They have managed the same line of sheep for 38 years, something Mike considers an extremely valuable commodity. He has always tried to keep a finger on the pulse with the latest Merino developments and selects top grade rams from high performing studs, aiming to breed the ideal Merino sheep.
“I have the ideal Merino in mind and just keep working towards it, but it’s slow and continuous process,” Mike said. “When you open up the wool on a top performing Merino, it’s like opening up a present, it’s a genuine gift.”
In an average year, the Pratt’s Merino wethers would traditionally cut between a 6.5/7kg average, with the ewes producing a 5.5kg average, with a 65-70 per cent yield and 100mm staple length.
His flock averages 19 microns and Mike said he’s looking forward to increasing wool production and lambing marking rates in the coming seasons, particularly now the wild dogs, foxes and feral pigs are under control.
And with the Eastern Market Indicator (EMI) hovering around 2000c/kg clean and mutton prices currently at $4.80 per kilogram, by Mike’s calculation a Merino ewe can produce an annual gross margin of $170 or $110 per hectare.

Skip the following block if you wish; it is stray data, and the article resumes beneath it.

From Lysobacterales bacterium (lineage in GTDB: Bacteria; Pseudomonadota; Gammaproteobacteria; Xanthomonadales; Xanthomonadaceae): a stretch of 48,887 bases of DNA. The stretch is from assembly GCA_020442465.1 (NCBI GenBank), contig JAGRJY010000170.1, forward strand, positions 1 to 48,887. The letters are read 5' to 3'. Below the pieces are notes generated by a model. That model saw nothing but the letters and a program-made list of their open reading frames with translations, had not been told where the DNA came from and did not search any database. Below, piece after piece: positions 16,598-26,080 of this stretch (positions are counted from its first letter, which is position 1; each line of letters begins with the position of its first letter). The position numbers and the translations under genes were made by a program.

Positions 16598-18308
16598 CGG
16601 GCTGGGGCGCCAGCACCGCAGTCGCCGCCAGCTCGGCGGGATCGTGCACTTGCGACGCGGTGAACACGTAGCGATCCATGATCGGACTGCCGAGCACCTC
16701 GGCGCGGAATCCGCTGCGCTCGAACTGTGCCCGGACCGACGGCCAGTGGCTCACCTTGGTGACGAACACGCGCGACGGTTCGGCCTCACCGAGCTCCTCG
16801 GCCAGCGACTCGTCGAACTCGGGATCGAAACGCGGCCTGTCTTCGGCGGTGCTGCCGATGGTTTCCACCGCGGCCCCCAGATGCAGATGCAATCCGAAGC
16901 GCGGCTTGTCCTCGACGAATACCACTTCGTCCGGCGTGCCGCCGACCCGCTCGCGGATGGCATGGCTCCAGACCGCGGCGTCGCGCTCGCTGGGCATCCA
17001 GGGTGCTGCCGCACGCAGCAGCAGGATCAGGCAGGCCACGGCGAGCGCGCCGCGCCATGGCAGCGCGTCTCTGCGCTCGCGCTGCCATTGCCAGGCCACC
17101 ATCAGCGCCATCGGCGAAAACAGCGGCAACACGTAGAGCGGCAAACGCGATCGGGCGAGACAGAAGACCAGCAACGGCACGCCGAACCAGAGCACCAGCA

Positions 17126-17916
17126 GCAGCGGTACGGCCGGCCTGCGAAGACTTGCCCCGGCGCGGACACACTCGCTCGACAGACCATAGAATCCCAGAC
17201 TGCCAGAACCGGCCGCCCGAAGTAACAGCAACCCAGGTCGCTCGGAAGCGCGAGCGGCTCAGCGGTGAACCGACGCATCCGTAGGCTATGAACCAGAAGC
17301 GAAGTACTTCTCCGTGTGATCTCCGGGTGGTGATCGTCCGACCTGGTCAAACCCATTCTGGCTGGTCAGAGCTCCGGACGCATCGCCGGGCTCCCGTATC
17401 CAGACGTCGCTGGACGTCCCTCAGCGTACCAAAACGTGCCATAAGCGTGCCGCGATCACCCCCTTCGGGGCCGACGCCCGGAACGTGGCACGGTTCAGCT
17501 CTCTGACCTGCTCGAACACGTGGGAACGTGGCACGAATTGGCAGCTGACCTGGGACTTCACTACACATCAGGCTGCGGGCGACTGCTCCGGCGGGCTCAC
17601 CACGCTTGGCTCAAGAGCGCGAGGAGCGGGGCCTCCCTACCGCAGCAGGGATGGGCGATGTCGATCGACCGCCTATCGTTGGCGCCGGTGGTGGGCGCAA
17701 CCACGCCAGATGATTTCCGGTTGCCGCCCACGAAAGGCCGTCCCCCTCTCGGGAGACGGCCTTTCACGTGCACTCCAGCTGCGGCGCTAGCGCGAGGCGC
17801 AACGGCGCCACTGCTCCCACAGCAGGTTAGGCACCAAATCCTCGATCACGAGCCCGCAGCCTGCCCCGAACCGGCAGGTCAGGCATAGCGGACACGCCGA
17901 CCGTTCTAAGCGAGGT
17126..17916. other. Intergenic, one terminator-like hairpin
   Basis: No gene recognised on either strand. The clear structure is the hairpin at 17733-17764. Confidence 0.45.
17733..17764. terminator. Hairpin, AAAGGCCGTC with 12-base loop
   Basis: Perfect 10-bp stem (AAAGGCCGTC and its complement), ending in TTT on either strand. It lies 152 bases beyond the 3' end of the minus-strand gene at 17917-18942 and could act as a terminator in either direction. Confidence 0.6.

That’s a very profitable incentive to breed more Merino ewes, so three weeks before joining in November and December, Mike spike feeds with faba beans or chick peas and follows through the eight week joining period.
This ensures his flock are in the best condition for conception and lifting lambing rates when they arrive onto quality feed following an average summer wet season.
Mike has begun production feeding, in addition to the wild dog exclusion fencing, which has increased his lambing percentage from 65pc to 90pc. He estimates the cost of supplementation to be approximately $800 per 100 ewes over the 11 weeks prior to and during joining, resulting in an extra 25pc lambs.
Shearing gets underway in early March just prior to lambing to enable the scanned empty and cast for age ewes and wethers to be shorn, fattened and then sold shortly after to capitalise on the usually strong autumn mutton and restocker markets.
If things continue to improve and the seasons start to stabilise, Mike said they looks forward to marking over 100pc lambs one year, increasing their wool production and continue to improve the quality of their Merino sheep.
This case study is part of the BMME campaign, demonstrating the unrivalled performance of the Australian Merino Ewe. To read other case studies or to find out more information, go to www.merinos.com.au.
By CAITLYN BURLING